Inserting Buttonholes & Attaching Buttons (or other closures) - The Willa Wrap Coat Sew Along

Monday, February 22, 2021

Willa is designed to be a wrap coat tied with a belt at the waist, so you absolutely don't have to add any closures into Willa if you don't want too. If you want the option of the cosy funnel neck though, you will need to add some sort of fastening there. 

The waist button was added for extra security, since the waist does get quite a bit of additional strain put on it during wear and if you want to, you can add in an additional button between the two current ones for more security across the bust.

Fastening Options

You don't have to use buttons as a closure on Willa - especially if your machine will struggle with inserting button holes (mine only just put up with it!). You can use toggles, coat snap fasteners or for a completely clean look, use coat hooks and eyes so that the fastenings aren't seen at all.

I opted to go with copper coloured metal shank buttons for my Sew Along Coat. The shank in the button means there is plenty of room underneath the button for my thick fabric to sit under. This leaves a smooth finish to the outer coat, rather than if I had chosen to use a flat button - which would have lifted above the thickness of my coat fabric, leaving an indent and meaning that my closure wasn't as secure. It would also have out a lot of additional strain on the thread holding my button on.

I also recommend using an anti-fray glue on your button holes for extra strength and durability, even if you are using a fabric that doesn't fray easily like mine. It just means that you're making sure your coat will last you many years of frequent wear, and buttonholes are prime areas for early degradation of garments. If you're spending this much time and effort making a coat, then this is well worth the investment.

Inserting Buttonholes

1. Try your coat on and make sure you're happy with the fastening placements indicated on the coat pattern. You are able to move these up or down, or back and forth to suit your individual body. I choose to mark my buttonholes with Tailor's tacks. Once they're snipped to open out your pattern though, I do like to go back in and mark them. This is because, depending on how long your buttonhole needs to be (depending on your button size) you can use the tack as a guide to get straight buttonholes!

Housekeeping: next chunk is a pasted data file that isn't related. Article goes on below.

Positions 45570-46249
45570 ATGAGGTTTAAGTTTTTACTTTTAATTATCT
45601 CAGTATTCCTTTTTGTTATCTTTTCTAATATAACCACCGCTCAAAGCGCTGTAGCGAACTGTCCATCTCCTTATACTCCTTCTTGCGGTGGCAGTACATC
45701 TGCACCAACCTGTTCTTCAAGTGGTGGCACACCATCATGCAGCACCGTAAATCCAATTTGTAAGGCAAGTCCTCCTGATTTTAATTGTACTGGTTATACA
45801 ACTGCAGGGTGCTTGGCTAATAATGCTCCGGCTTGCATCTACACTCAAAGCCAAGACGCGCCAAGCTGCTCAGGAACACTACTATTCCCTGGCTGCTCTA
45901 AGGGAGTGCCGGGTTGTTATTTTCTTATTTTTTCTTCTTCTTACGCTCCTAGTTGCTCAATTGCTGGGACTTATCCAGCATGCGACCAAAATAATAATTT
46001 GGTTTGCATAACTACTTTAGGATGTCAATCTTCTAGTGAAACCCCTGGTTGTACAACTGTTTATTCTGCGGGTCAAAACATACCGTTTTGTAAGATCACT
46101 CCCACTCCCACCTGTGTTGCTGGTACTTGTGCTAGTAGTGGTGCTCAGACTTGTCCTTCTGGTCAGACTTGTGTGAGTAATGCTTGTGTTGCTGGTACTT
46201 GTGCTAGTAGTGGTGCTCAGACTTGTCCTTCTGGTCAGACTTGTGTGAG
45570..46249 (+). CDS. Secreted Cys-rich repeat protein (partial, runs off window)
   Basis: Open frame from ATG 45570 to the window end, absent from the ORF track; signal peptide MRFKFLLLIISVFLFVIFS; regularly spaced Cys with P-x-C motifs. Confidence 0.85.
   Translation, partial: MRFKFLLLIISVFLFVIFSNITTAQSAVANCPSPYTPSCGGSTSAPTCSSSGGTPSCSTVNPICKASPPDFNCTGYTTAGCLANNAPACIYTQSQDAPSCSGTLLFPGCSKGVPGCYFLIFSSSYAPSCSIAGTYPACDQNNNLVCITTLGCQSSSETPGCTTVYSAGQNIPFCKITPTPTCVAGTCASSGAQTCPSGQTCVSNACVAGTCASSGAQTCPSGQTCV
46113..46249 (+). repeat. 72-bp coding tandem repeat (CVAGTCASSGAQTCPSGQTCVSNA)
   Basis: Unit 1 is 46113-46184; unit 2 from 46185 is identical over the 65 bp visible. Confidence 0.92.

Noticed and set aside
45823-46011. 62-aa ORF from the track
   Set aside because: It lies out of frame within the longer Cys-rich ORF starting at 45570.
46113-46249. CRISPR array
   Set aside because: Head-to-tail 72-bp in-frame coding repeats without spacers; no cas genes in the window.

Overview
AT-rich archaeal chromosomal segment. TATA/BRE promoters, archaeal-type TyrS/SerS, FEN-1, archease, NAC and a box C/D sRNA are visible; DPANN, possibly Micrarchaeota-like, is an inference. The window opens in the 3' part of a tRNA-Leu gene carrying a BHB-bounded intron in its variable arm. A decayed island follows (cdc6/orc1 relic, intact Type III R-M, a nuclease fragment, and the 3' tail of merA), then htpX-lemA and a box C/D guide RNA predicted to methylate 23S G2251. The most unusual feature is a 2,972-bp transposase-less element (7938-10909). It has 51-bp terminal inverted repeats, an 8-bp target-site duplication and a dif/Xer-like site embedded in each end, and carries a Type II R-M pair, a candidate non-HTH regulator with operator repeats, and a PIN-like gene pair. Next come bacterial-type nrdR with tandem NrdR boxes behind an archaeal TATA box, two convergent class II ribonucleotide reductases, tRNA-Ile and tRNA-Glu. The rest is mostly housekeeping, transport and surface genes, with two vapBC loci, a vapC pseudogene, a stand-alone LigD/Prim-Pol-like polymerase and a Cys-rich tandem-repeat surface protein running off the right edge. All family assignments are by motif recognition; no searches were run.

It's very easy to get a little wonky when sewing in your buttonholes, but using the tack as a guide, you'll never have wonky buttonholes again.

Pre-adding new Tailor's Tacks.

Adding new Tailor's Tacks over the top of the original markings.

2. Following your sewing machine instruction manual, sew in your buttonholes. Follow up with fray glue and leave overnight to dry before opening up carefully with embroidery scissors or a seam ripper.

Attaching Buttons

1. If you followed the instructions, you would have already interfaced your button placement (unless you were planning to move them...). I didn't, because I got carried away with not interfacing all the things

So, if you're like me, place some squares of interfacing on the wrong side of the outer coat, where your buttons will be. This provides a bit of additional strength on the fabric, under the button, since there is only one layer of fabric your buttons are attached too.

2. Much like when re-doing your tailor's tacks, I like to mark my button placement pretty firmly, this is usually with something like a ballpoint pen. I don't recommend this if you think you might move your button placement, but it works for me. Just add in a small dot where your button will go.

3. Take a needle and thread (knotted at the end) and sew your button on. You can sew directly through your lining, but I like my coat to be as clean as possible on the inside, so choose to sew them on through just the outer coat instead (your back bottom lining is still open at this stage, so you're able to do this easily).

Today's post is pretty straight forward, but I know that sewing in buttonholes can be frustrating for some - me included with this fabric!! I nearly cried several times, but had already sewn one buttonhole in and was determined to add the second one (and once I had decided on these buttons, it was them or nothing!).

My advice is, like always, to take your time. Practice sewing in buttonholes on your coat fabric scraps, that way, you can then make sure your buttons will fit and can play around with any machine settings to make your buttonhole thread more or less dense depending on your fabric choice.

I'll see you tomorrow where I'll be showing you how to make a chain thread!

You can purchase your Willa Wrap Coat pattern here.

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